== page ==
Some courts will ask you to send a letter requesting the dog back before you file a suit.

You are only exempted if you have a good reason why you cannot ask your ex for your pet.

You can make the demand via text or orally but you stand a better chance in court if you do so in writing.

Include your contact information, reasons for wanting the dog back, and an option to mediate.

State how long you are willing to wait (usually 1-2 weeks) and let your ex know that you’ll sue if they fail to act.

2. Collect Your Evidence

After sending the demand letter, gather your evidence.

When it comes to small claims suits, judges look beyond registration and pedigree certificates.

 They are more interested in who is taking good care of the dog currently.

Prepare documents including vet bills, food and medication bills, vet registration, evidence of who feeds the dog, adoption/purchase paperwork, police reports (if any), text messages with the ex, photos, and videos with the ex, and written statements of witnesses.

3. File The Claims Suit

The next step is to file a small claims suit.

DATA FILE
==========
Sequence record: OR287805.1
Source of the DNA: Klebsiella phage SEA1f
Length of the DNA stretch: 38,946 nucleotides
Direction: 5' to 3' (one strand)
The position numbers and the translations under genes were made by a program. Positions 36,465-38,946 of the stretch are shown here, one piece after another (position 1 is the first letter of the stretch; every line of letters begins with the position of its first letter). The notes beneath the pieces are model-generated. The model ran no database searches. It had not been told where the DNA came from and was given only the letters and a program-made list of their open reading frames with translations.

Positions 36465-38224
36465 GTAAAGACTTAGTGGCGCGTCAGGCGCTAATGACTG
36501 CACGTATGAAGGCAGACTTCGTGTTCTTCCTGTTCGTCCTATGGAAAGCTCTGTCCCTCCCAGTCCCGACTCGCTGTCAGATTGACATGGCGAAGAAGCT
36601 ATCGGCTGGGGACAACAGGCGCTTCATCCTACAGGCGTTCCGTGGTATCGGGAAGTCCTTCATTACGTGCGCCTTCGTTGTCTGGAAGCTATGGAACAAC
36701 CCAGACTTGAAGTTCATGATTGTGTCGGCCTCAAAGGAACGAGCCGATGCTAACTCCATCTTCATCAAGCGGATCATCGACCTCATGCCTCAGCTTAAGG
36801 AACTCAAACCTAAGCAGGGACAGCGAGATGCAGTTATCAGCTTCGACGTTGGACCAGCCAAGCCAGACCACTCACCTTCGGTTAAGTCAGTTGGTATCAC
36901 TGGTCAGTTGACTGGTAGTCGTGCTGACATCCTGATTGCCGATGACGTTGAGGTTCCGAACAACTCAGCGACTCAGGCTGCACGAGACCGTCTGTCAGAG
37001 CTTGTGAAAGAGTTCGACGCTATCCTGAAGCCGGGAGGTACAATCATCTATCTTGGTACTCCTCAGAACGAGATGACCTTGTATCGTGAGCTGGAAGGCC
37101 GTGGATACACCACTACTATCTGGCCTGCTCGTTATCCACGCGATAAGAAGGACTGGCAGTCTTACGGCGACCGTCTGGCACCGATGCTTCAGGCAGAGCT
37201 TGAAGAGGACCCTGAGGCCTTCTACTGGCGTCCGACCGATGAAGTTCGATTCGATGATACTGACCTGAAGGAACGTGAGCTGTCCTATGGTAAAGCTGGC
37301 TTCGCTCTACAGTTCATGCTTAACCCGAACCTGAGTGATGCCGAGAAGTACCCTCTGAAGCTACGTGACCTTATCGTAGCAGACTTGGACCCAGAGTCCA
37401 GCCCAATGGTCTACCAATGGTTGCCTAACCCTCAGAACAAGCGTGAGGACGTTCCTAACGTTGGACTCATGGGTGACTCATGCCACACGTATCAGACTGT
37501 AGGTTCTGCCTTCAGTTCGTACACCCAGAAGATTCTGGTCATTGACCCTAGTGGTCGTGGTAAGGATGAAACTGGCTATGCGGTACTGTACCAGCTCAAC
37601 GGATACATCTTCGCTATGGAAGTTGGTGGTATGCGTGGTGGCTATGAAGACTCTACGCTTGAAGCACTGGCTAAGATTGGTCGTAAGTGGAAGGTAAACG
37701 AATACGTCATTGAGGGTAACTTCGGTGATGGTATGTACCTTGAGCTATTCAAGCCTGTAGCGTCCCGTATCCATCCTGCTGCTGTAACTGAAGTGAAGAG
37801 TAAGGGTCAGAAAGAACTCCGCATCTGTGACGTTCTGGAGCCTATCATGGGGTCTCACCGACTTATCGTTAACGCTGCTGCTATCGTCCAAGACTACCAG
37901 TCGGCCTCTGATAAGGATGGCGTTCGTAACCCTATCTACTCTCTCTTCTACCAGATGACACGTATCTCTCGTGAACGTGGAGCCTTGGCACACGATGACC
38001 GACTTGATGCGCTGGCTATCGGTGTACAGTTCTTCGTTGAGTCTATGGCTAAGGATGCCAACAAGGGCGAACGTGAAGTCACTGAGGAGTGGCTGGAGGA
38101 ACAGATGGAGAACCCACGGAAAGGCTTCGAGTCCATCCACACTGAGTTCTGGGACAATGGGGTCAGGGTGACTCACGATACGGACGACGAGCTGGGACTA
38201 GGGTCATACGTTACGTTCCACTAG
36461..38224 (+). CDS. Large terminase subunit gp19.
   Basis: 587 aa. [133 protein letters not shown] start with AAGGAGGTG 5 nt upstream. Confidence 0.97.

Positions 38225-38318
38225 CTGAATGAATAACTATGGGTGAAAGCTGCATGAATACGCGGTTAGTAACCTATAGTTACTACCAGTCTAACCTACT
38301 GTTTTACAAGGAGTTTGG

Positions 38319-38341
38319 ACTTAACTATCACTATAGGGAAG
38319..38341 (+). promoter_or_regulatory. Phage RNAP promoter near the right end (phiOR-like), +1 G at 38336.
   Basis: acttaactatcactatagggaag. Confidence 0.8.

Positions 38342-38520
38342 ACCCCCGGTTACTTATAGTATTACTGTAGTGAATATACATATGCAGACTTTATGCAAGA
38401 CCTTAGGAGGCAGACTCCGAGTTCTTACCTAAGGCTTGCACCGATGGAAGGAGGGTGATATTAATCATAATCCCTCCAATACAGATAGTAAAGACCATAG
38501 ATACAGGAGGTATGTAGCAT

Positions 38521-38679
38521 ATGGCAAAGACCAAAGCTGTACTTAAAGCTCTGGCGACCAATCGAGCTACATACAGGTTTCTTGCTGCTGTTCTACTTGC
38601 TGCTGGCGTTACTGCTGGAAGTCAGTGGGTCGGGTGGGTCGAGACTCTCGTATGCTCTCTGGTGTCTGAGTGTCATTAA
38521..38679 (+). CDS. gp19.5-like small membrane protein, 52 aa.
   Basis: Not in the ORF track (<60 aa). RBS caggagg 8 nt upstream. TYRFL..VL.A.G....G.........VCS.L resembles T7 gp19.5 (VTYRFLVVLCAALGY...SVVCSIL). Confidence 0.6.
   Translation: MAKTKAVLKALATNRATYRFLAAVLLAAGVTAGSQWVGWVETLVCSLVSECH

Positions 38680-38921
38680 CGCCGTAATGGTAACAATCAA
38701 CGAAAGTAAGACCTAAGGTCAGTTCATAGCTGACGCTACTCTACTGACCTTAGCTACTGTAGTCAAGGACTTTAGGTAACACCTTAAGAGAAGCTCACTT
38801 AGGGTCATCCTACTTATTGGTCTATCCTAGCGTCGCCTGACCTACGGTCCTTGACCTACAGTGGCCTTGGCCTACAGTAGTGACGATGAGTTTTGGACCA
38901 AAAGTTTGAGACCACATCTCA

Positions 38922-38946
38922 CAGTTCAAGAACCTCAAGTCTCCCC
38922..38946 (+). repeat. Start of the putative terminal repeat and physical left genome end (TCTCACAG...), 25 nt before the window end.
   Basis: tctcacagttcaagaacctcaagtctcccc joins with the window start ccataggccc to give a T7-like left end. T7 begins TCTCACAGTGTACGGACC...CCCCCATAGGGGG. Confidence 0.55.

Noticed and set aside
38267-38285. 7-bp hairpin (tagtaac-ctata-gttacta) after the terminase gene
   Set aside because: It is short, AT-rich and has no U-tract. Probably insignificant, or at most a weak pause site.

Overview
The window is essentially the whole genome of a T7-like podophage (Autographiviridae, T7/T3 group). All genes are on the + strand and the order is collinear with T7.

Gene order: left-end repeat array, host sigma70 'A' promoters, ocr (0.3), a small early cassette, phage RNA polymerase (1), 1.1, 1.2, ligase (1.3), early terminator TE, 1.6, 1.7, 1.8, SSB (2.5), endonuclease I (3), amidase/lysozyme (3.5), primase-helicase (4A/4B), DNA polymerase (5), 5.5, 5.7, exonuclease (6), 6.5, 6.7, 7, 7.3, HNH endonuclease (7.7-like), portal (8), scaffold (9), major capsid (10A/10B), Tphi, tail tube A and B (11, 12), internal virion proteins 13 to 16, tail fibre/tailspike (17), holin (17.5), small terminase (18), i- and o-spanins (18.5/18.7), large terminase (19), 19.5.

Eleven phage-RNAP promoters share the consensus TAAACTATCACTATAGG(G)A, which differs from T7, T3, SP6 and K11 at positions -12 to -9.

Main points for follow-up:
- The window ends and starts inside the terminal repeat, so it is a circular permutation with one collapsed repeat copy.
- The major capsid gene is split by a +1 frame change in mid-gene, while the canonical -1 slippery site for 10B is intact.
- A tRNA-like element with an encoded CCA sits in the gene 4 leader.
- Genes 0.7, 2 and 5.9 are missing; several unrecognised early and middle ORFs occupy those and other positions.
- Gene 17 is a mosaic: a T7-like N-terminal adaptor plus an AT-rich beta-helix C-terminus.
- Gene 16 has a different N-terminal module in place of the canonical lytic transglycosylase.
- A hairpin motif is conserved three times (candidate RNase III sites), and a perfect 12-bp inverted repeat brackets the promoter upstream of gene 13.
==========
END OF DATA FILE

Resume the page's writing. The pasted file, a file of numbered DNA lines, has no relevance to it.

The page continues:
First, find out if the court allows you to file in person, by fax, or online.

Fill out the form and submit it. This costs $30-$75.

4. Serve Your Ex

Once you submit it, you will need to serve the claim and wait for the court to give a hearing date.

You have 15-20 days to serve the defendant before the hearing. Some courts give up to 30 days’ notice.

Legally, you cannot serve your ex. Instead, hire a sheriff, process server, or have a friend do it.

5. Attend the court hearing

The court hearing comes about 30-70 days after filing the small claims suit.

During this time, your ex can contact you and have the dog returned.

If they do so, the case will be closed. If not, both parties will appear for the court hearing.

A judge will ask you some questions and request to go over the evidence.

If you have witnesses, they will be examined in court as well. No lawyers are present at the court hearing unless the defendant loses the case and appeals.

Based on the evidence and your words against those of your defendant, the judge will decide who goes with the dog.

If you are declared the winner, the court will request your ex to give you the dog.

Please note that small claims suits aren’t always straightforward. For instance, you may sue your ex only for them to present stronger evidence.

If they have been taking care of the dog for a while now and have the evidence for the same, you may lose the case.

Additionally, they may sue back for costs used to take care of the dog. Be prepared for any eventuality.

Parting Thoughts

When your ex keeps the dog that is rightfully yours, you will want to take it back.

 Avoid stealing it back from them as this may cause more trouble for you.

Instead, explore the strategies discussed here and hope and pray that you are successful.

Last Updated on July 21, 2022 by